Michael Eriksson
A Swede in Germany
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A page with many absurditiese tells how some feminists try to make urination from a standing position an offense, using arguments like:

"more crucially because a man standing up to urinate is deemed to be triumphing in his masculinity, and by extension, degrading women." One argument is that if women can’t do it, then men shouldn’t either. Another is that standing upright while relieving oneself is "a nasty macho gesture," suggestive of male violence.

Such ramblings can stand (!) on their own without further illustration.

What are the true reasons? Well, for one thing, standing up is more convenient, in particular with underwear with a hole in the right place. For another, there are hygienic issues: There is no need to sit where someone else has had their naked behinds, and the risk of having the penis come in contact with the bowl (where someone elses penis or urine may already have been) is removed. Further, when sitting down, men can occasionally “splash” more than when standing: With a natural angle, the stream will hit the bowl (not go straight down, as it would for a woman), and, depending on pressure, quantity, and bowl-construction, a non-trivial amount of the urine can actually be pressed upwards along the bowl, go beneath the seat, and land on the floor—or on the urinator’s pants. (This may seem easy to avoid, but consider e.g. having spent a ten-hour stretch without release and being in a hurry.) In other words, a man who chooses to stand often has very good reasons to do so; oppression of women and lack of feelings for his wife, however, are not among them.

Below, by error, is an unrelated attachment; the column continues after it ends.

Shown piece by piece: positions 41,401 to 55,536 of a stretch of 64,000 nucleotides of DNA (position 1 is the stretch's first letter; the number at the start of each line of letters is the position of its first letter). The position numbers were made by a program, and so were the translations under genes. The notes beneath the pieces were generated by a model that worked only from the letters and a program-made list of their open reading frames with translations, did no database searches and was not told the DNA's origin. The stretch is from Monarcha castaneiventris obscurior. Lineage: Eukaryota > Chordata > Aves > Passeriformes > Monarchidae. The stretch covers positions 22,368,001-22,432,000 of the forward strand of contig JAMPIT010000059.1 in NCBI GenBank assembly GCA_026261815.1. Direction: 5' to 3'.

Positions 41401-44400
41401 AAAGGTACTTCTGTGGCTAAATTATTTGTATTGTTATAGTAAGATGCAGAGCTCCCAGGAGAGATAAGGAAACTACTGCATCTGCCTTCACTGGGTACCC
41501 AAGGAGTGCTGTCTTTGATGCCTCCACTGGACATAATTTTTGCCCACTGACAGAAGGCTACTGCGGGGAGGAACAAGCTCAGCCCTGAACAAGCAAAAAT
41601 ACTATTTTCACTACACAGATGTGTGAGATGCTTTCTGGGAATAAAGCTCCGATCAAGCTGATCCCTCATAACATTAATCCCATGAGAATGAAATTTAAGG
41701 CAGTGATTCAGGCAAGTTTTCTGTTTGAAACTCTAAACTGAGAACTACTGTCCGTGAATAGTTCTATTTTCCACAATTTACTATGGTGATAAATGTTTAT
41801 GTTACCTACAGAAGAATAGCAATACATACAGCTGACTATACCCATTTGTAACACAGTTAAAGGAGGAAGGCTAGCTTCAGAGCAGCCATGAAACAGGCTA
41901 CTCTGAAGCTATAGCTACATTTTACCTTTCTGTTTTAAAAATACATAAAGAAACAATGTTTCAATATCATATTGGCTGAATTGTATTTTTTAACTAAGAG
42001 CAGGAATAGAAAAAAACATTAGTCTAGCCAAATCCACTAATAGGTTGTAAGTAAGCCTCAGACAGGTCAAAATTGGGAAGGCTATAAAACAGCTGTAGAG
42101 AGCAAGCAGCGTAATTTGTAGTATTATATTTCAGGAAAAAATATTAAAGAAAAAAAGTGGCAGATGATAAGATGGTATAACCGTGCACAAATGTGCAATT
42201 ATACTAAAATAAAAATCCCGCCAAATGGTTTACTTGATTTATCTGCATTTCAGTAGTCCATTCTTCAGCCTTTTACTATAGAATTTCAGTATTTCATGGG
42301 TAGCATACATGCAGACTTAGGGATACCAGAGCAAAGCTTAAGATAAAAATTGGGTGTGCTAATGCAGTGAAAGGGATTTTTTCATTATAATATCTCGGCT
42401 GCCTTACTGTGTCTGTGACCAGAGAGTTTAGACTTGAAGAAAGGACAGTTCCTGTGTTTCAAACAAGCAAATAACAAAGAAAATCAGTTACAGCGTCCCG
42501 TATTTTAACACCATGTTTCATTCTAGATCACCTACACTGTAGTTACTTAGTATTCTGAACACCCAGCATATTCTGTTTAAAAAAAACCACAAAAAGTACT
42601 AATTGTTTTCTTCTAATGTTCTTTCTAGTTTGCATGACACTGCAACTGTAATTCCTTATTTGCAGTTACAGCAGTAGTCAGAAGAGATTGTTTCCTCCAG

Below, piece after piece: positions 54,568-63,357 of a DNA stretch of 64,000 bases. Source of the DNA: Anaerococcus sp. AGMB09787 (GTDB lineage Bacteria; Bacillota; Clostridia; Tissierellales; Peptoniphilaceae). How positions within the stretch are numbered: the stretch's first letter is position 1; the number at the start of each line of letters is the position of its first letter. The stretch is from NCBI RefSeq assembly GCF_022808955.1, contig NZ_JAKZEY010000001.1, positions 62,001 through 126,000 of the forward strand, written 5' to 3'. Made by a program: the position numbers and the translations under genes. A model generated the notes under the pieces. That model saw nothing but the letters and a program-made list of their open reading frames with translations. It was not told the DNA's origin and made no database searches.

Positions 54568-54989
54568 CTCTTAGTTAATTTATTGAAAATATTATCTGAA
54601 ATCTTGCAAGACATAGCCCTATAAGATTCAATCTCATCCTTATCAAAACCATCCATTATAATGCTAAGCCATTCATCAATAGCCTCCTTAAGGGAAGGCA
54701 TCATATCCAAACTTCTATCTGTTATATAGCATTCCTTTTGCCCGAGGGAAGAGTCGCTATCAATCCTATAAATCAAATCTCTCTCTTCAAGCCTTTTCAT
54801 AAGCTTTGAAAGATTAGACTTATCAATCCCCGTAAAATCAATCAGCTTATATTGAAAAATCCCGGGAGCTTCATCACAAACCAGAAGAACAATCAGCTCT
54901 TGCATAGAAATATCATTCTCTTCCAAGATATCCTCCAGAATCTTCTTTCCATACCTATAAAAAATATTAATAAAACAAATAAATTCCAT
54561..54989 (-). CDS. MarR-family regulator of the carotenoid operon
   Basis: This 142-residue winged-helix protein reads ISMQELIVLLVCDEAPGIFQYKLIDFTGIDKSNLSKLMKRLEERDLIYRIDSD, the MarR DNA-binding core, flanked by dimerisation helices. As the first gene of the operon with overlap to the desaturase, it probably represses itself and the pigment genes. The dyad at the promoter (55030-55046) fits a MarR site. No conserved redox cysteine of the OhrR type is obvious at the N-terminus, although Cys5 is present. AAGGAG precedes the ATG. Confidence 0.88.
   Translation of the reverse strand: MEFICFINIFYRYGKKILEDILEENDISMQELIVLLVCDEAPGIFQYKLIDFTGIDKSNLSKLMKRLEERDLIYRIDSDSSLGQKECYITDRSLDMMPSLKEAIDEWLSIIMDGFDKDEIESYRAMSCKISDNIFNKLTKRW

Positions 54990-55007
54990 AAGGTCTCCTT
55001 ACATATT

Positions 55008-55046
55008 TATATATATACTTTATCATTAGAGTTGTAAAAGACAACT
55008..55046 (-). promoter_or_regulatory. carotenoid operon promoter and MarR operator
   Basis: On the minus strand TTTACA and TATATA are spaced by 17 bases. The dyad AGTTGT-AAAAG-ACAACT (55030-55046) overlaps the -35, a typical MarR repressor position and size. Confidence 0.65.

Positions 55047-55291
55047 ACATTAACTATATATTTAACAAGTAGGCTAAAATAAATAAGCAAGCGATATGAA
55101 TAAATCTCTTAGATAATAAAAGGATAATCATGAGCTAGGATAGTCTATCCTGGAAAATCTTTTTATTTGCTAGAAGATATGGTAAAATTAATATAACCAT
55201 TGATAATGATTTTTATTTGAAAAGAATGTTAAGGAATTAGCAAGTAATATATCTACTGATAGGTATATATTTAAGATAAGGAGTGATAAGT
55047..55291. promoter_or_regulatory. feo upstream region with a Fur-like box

This kind of male-bashing based on flawed assumptions, and without an attempt to find out what the truth is, is symptomatic for much of the feminist movement (and many women in general).


The issue of “putting the seat down” is very similar—this is not men being inconsiderate, but women being idiots who fail to look at what they are doing. Consider e.g. this article on lid usee. In fact, the first time I heard a woman complaining about having “fallen into the toilet”, I had problems comprehending it—and only after repeatedly having encountered similar claims, did I realize that many women simply are that unobservant. That these women, further, fail to see that they are themselves at fault, and instead try to blame the previous visitor, is symptomatic.

(Previously, I thought that they just were of the opinion that whoever raised the seat should lower it again as a courtesy to the next visitor. While this POV is often flawed, because the next visitor could be another man, I had at least some understanding and sympathy for it. Not so for the new explanation...)

Besides, considering how women behave on toiletse, it is highly hypocritical of them to complain about men.